Pyscript Python in Bubble

Demo to preview the settings


Plugin enables running Python code directly in the web browser. It integrates with standard web technologies (HTML, CSS, and JavaScript) and leverages WebAssembly (Wasm) to run Python. This allows developers to build and deploy Python-based web applications with ease, utilizing the capabilities of the browser. PyScript can interact with JavaScript, allowing you to use both languages in a complementary way within the same web application. PyScript supports importing Python packages from PyPI (Python Package Index), allowing you to use a wide range of libraries directly in the browser.

How to setup

  • Place the plugin’s element “Python Script” on the page.
  • Fill in the element fields and you are ready to use the plugin.
Code visualization will take place in the plugin element.

Plugin element “Python Script”


Python Code and HTML tags
Code that will be rendered on the page. Html tags, style tags and Pyscript.
Element ID
Set ID of THIS element and use this attribute in your code for visualization. This ID is assigned to the container of your code element.

Detailed Instructions

  • Organize HTML Elements: Place your HTML elements (such as headings, paragraphs, and divs - you do not need the whole html page tags, only the one you want to be displayed on the page). They will appear in the element which ID you mentioned in the fields.
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  • Add Styling: Use the <style> tag to define CSS styles for your elements.
  • Include PyScript Libraries: Ensure the necessary PyScript libraries are included to enable PyScript functionality.
  • Write Python Code in <py-script>: Use the <py-script> tag to write your Python logic. To display results on the page, use the display function provided by PyScript. Respect code writing rules, lines.
For a better understanding of how plugin works, please get acquainted with HTML, CSS, Python and PyScript.
Be very careful when writing Python code, if it is simply not arranged right in the Bubble editor the code will get errors.

Examples of Codes:

Display a Text

<py-script> from pyscript import display display("Hello, PyScript!") </py-script>
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Interactive Python Console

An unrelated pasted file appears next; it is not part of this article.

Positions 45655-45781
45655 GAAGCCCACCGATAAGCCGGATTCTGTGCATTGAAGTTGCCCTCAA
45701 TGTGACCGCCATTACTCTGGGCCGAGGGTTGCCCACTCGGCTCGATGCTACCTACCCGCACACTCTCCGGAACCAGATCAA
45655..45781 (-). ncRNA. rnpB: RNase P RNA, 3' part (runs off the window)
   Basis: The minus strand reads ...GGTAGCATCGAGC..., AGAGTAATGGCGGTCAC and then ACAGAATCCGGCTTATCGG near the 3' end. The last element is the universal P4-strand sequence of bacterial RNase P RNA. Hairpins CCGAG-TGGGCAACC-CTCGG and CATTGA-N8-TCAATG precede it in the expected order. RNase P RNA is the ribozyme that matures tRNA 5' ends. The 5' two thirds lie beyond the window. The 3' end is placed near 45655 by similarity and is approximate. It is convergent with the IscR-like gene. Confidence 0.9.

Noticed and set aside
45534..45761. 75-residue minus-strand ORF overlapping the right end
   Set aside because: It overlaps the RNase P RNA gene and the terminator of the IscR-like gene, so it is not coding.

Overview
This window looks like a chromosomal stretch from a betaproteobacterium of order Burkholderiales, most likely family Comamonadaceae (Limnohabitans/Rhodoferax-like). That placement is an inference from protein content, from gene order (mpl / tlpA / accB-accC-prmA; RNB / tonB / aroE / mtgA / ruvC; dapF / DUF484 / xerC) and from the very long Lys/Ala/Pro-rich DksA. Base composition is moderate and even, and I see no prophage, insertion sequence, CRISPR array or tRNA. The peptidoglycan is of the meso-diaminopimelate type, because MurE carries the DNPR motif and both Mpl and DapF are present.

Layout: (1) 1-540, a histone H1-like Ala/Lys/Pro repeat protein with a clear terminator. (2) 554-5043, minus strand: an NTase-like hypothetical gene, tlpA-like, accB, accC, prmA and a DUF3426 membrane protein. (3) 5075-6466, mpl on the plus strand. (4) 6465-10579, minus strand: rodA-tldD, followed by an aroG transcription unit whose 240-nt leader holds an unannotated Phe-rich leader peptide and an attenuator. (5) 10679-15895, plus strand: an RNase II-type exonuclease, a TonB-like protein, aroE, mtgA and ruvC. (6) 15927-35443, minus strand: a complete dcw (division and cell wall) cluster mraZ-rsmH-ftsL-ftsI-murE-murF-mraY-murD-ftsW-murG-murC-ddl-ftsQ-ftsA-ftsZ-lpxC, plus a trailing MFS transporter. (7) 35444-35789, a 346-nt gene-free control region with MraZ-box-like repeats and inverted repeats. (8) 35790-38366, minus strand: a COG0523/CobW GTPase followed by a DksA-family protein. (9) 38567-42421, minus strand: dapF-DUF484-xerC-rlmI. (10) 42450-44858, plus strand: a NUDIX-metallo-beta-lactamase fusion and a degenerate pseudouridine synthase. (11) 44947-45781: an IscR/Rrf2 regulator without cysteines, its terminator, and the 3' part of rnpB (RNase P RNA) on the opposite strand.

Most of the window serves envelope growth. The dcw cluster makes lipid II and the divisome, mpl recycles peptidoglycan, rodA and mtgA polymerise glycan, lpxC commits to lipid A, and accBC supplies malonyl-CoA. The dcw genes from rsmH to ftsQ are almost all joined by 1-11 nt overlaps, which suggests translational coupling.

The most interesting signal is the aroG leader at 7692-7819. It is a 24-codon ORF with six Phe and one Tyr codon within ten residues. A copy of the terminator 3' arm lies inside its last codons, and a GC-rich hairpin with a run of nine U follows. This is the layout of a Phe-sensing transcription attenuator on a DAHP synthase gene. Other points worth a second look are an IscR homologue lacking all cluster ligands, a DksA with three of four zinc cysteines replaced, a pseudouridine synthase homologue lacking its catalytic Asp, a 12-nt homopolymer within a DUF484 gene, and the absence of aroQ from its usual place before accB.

<style> #repl-container { width: 80%; /* Adjust to your preference */ min-width: 300px; max-width: 800px; padding: 20px; box-shadow: 0 4px 8px rgba(0,0,0,0.1); border-radius: 8px; background-color: #fff; } py-repl { width: 100%; height: 500px; /* Adjust height as needed */ } </style> <div id="repl-container"> <h2>Interactive Python Console</h2> <py-title>My Interactive Python Console</py-title> <py-repl></py-repl> </div>
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Write a Python code and press “Shift”+”Enter”

Advanced Math Operations

<style> .container { display: flex; flex-direction: column; align-items: center; justify-content: center; margin-top: 50px; font-family: 'Arial', sans-serif; } input, button { margin: 5px; padding: 10px; font-size: 16px; } button { background-color: #4CAF50; color: white; border: none; cursor: pointer; } #results { margin-top: 20px; } .result { margin: 5px; font-size: 18px; } </style> <div class="container"> <h2>Advanced Math Operations</h2> <input id="inputX" type="number" placeholder="Enter value for x" /> <input id="inputY" type="number" placeholder="Enter value for y" /> <button onclick="performMath()">Calculate</button> <div id="results"></div> </div> <py-script> from js import document from math import sqrt, sin, cos, tan, pi def perform_math(): x = float(document.getElementById('inputX').value) y = float(document.getElementById('inputY').value) results_div = document.getElementById('results') results_div.innerHTML = '' # Clear previous results # Calculate and display results operations = { "Addition (x + y)": x + y, "Subtraction (x - y)": x - y, "Multiplication (x * y)": x * y, "Division (x / y)": x / y if y != 0 else 'Error: Division by zero', "Exponentiation (x^y)": x ** y, "Modulus (x % y)": x % y if y != 0 else 'Error: Modulus by zero', "Square Root of x": sqrt(x) if x >= 0 else 'Error: Negative number', "Sine of x (degrees)": sin(x * pi / 180), "Cosine of x (degrees)": cos(x * pi / 180), "Tangent of x (degrees)": tan(x * pi / 180) } for description, result in operations.items(): result_p = document.createElement('p') result_p.textContent = f"{description}: {result}" result_p.className = 'result' results_div.appendChild(result_p) document.performMath = perform_math </py-script>